All of the above b. Which of the following represents a significant disadvantage to the corporate form of organization? Difficulty in transferring ownership.
Exposure to taxation of corporate earnings and stockholder dividend income. Degree of liability to which corporate owners and managers are exposed. Difficulty corporations face in obtaining large amounts of capital in financial markets. The chief financial officer CFO is usually the highest ranking officer in a corporation. The activities of the financial staff include: The primary goal of a publicly-owned firm interested in serving its stockholders should be to: Maximize expected total corporate profit.
Minimize the chances of losses. Maximize the stock price per share. Maximize expected net income. Managers that depart from the goal of shareholder wealth maximization run the risk of being removed from their jobs.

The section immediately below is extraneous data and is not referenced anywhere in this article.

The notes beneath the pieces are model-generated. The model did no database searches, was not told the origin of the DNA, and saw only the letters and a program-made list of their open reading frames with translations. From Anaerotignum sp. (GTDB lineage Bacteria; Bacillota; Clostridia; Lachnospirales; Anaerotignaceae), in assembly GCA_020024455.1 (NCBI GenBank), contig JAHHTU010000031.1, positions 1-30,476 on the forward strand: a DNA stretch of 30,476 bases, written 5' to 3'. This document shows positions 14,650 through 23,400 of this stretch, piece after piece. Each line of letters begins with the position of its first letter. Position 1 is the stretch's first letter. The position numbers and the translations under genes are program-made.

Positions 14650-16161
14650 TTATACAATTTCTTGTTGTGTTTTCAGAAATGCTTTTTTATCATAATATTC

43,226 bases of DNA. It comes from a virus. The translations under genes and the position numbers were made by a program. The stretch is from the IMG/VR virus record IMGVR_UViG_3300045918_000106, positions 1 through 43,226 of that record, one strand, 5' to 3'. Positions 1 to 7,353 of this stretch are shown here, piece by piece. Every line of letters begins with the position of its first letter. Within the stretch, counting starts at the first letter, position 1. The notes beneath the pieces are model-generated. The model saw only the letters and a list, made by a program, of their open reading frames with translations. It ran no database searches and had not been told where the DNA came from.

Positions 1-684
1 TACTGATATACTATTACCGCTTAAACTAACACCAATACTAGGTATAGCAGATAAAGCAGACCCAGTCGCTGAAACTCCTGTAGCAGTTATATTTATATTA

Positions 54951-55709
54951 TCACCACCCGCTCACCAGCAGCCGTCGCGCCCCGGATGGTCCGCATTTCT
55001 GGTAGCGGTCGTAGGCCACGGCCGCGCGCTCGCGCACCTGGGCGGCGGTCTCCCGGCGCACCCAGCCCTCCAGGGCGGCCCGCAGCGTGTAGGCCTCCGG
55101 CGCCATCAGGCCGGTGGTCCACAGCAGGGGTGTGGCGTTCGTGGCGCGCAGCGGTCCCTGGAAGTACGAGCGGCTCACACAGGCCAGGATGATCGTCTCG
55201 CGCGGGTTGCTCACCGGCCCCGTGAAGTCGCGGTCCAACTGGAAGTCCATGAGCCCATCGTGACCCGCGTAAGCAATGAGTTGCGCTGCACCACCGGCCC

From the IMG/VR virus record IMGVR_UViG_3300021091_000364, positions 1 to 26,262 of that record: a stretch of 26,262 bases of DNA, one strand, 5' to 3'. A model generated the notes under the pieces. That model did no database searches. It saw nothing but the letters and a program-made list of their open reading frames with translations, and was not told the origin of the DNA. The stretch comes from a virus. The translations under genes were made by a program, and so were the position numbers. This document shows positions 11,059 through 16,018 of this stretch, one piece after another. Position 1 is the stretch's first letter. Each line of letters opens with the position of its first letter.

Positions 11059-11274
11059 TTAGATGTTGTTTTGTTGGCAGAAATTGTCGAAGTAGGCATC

Most actions that help a firm increase the price of its stock also benefit society at large. The primary contribution of finance to total social welfare is its: Function as a productive resource. Contribution to the efficient allocation and use of resources. Role as an exogenous variable. Contribution to environmental protection. Most firms today have in place strong codes of ethical behavior, yet there are no obvious answers for many of the ethical questions facing many companies.
Socially responsible actions that increase costs may have to be put on a mandatory basis. An agency relationship arises whenever one or more individuals hire another individual or organization to perform some service and delegate decision-making authority to that agent.
In financial management the primary agency relationships are those between: Which of the following work to reduce agency conflicts between stockholders and bondholders? Providing managers with a large number of stock options. The passage of laws that make it easier for companies to resist hostile takeovers. All of the statements above are correct.